Qatar will be hosting the 2022 FIFA World Cup. This will be a first for the country, which beat out competing bids from countries such as the United States, Japan, Korea Republic and Australia to be named the host.
Qatar has a budget of $4 billion to build 12 stadiums for the event, 9 of which will be new and 3 renovated. Colombian architect Dario Cavidad will serve as the director of the effort, with an aim to provide a climate controlled environment conducive to playing soccer in an otherwise hot country where the average summer temperature is 45 degrees centigrade (113 degrees fahrenheit). Concerns regarding the temperature have raised speculation that FIFA may move the games to winter, although these have not been corroborated.
Judging from the fact that Qatar has its own ice hockey league, odds are it can handle designing a cool stadium for would-be spectators who don’t want to sweat too much.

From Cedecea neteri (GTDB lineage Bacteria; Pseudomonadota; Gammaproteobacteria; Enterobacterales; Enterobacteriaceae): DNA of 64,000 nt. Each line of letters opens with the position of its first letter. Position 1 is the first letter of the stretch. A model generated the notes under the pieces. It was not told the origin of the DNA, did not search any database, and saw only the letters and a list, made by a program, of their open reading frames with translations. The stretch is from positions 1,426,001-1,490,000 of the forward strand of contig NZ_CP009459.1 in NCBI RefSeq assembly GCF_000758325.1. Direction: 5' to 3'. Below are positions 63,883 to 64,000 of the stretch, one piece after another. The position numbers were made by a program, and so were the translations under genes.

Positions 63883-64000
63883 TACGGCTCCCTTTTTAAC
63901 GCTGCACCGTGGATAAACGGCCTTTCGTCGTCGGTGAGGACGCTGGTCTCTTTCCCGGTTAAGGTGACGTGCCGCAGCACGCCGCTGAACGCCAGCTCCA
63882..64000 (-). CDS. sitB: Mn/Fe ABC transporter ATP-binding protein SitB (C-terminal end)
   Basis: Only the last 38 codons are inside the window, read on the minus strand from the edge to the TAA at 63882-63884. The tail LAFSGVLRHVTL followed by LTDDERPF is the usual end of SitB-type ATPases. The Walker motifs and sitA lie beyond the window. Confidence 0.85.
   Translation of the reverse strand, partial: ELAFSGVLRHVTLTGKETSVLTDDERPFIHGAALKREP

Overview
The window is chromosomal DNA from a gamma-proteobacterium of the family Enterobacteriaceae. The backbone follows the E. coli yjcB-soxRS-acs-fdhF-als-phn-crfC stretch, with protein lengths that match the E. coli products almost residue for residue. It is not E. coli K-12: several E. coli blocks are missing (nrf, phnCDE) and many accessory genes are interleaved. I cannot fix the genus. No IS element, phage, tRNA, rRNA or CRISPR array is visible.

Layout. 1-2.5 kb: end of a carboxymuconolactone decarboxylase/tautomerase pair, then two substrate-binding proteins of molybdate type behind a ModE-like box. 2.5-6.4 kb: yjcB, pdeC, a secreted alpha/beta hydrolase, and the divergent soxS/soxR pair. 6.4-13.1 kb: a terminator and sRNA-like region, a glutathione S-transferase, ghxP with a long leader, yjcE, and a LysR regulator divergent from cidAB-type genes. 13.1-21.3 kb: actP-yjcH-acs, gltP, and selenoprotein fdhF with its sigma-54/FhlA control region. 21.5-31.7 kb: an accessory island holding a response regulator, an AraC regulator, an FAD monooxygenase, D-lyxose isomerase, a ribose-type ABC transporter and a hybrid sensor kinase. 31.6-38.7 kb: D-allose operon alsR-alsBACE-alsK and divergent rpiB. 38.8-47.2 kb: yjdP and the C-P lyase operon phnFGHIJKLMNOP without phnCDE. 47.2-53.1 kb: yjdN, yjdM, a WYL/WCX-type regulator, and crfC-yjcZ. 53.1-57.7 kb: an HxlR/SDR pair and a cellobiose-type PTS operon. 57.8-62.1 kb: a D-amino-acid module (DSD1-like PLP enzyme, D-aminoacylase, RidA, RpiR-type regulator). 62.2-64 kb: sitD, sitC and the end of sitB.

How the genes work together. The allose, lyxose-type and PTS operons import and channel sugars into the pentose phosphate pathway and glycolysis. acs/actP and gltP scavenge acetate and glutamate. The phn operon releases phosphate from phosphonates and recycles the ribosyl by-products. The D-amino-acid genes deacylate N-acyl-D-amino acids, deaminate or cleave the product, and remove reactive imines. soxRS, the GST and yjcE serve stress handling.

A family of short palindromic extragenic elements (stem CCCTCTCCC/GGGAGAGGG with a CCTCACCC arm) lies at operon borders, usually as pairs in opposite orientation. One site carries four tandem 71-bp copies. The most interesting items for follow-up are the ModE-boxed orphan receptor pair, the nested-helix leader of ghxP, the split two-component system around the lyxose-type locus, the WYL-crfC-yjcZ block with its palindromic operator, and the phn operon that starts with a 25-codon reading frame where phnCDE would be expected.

News that Qatar is hosting the famous tournament has been met with excitement. The first FIFA World Cup to be hosted in the Middle East, it represents a positive sign of change to many. The famous France midfielder Zinedine Zidane, who was part of the bid project for Qatar, had this to say:
Yes, it’s a victory for the Arab world. Qatar has received support from the Arab world as a whole and I think that’s been an important factor. Now they’ve got a little bit of time to get down to work and do what they have to do, which is to harness sport and football to achieve some big things. They’ve got ten years to put a team together and stage a wonderful World Cup.
The Emir of Qatar, HH Sheikh Hamad bin Khalifa Al-Thani, added:
This achievement is a big one for all Arab countries and I hope that Qatar will successfully stage this tournament. We can promise that the infrastructure will be in place and that all Arabs will support our efforts… A lot of people think that we are a small country, but we can accomplish great things.
Qatar has the world’s second highest per-capita income and one of the world’s fastest growing economies.